The Whitman Mission National Historic Site (tel. 509/529-2761 or 509/522-6360;, 7 miles west of Walla Walla, just off U.S. 12, is dedicated to a tragic page in Northwest history. Missionaries Marcus and Narcissa Whitman were among the first settlers to travel to the Northwest and arrived in this area in 1836. Although the Whitmans had come here to convert Indians, Marcus Whitman was also a doctor and often treated the local Cayuse people. During the mid-1840s, a wagon train brought a measles epidemic to the area, and the Cayuse, who had no resistance to the disease, began dying. Though Whitman was able to save his own family, most of the Cayuse who contracted the disease died from it. Legend has it that the Cayuse had a tradition of killing medicine men who could not cure an illness, and on November 29, 1847, several Cayuse attacked and killed the Whitmans and 11 other residents of the mission. The massacre at the Whitman mission prompted a war on the Cayuse and a demand for territorial status for what was at that time the Oregon country. In 1848, in response to pleas brought about by the Whitman massacre, Oregon (which included present-day Washington state) became the first territory west of the Rocky Mountains.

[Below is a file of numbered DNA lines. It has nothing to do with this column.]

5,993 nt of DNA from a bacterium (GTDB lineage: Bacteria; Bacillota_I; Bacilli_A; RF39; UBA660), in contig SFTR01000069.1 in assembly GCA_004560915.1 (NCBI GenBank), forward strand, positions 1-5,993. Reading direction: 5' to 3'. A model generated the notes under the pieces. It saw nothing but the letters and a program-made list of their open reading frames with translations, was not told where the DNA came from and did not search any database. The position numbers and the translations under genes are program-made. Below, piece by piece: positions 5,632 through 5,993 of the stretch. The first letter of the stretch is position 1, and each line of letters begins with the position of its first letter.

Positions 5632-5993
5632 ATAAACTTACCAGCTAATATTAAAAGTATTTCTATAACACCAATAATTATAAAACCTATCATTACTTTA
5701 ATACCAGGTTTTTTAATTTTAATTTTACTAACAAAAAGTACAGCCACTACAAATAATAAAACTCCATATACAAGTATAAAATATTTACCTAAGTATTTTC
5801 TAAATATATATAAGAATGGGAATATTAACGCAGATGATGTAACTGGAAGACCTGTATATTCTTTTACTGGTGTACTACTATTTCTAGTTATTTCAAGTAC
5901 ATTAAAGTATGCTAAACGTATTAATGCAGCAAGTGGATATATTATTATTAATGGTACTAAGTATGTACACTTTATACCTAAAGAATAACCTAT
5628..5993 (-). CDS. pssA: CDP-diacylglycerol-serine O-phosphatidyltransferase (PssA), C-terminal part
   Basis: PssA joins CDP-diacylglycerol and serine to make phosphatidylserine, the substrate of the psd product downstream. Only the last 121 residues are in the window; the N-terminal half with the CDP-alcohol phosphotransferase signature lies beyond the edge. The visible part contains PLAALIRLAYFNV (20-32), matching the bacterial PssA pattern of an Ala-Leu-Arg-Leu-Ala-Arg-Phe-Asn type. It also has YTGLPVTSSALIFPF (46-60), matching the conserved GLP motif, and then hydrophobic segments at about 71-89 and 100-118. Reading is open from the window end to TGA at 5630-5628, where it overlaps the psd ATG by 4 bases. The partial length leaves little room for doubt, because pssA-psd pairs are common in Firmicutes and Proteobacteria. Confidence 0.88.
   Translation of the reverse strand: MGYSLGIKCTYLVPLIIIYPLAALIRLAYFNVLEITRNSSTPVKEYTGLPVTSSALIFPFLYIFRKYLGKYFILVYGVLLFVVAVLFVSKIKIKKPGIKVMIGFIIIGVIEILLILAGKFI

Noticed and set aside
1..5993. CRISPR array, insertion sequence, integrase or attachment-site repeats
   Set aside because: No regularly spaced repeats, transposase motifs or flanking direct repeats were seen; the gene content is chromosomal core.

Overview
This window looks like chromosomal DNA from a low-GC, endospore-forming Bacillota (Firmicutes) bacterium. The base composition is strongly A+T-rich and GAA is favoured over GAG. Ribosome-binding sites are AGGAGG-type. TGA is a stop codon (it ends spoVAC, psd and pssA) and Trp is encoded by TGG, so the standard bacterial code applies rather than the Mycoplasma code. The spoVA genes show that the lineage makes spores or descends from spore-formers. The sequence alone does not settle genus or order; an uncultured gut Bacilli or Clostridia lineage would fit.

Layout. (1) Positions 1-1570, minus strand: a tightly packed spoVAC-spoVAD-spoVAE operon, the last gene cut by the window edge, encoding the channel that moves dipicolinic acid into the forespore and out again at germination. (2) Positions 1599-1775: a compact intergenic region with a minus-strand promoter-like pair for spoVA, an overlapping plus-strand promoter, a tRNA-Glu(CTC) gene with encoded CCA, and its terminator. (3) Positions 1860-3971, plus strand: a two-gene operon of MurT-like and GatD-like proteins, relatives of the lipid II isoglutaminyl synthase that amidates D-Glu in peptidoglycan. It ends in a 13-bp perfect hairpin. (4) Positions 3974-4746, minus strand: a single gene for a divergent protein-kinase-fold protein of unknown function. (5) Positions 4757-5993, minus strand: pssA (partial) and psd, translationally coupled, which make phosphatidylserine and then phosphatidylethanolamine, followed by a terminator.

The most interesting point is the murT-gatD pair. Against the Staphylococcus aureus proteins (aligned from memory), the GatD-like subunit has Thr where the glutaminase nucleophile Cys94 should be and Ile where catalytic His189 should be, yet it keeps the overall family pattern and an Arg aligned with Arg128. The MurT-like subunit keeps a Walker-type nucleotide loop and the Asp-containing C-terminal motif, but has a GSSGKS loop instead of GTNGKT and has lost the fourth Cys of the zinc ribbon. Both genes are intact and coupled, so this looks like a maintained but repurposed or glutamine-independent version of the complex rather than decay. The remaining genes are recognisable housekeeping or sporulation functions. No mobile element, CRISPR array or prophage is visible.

Today, nothing remains of the mission, but a trail leads through the mission site and the building locations are outlined with concrete. An interpretive center provides historical background on the mission and has artifacts from the days when the Whitmans worked with the Cayuse. The site is open daily from dawn to dusk; the visitor center is open from 8am to 6pm in summer and from 8am to 4:30pm in other months (closed Thanksgiving, Christmas, and New Year's Day). Admission is $5 per person or $10 per family.

In town, the Fort Walla Walla Museum, 755 Myra Rd. (tel. 509/525-7703;, is a collection of pioneer-era buildings, including log cabins, a one-room schoolhouse, an old railway station, and several other buildings. It's open April through October, daily from 10am to 5pm. Admission is $7 for adults, $6 for seniors and students, $3 for children ages 6 to 12, and free for children 5 and under. In addition to displays on pioneer life, there's a large collection of horse-era farming equipment, including an old combine pulled by 33 life-size fiberglass mules. There are also living-history programs here on Sunday afternoons at 2pm.

If you appreciate old homes, then the Kirkman House Museum, 214 N. Colville St. (tel. 509/529-4373;, an impressive brick Victorian home built in 1874, is also worth a visit. Inside you'll find rooms full of period antiques. The museum is open Wednesday to Saturday from 10am to 4pm and Sunday from 1 to 4pm. Admission is by donation.

Note: This information was accurate when it was published, but can change without notice. Please be sure to confirm all rates and details directly with the companies in question before planning your trip.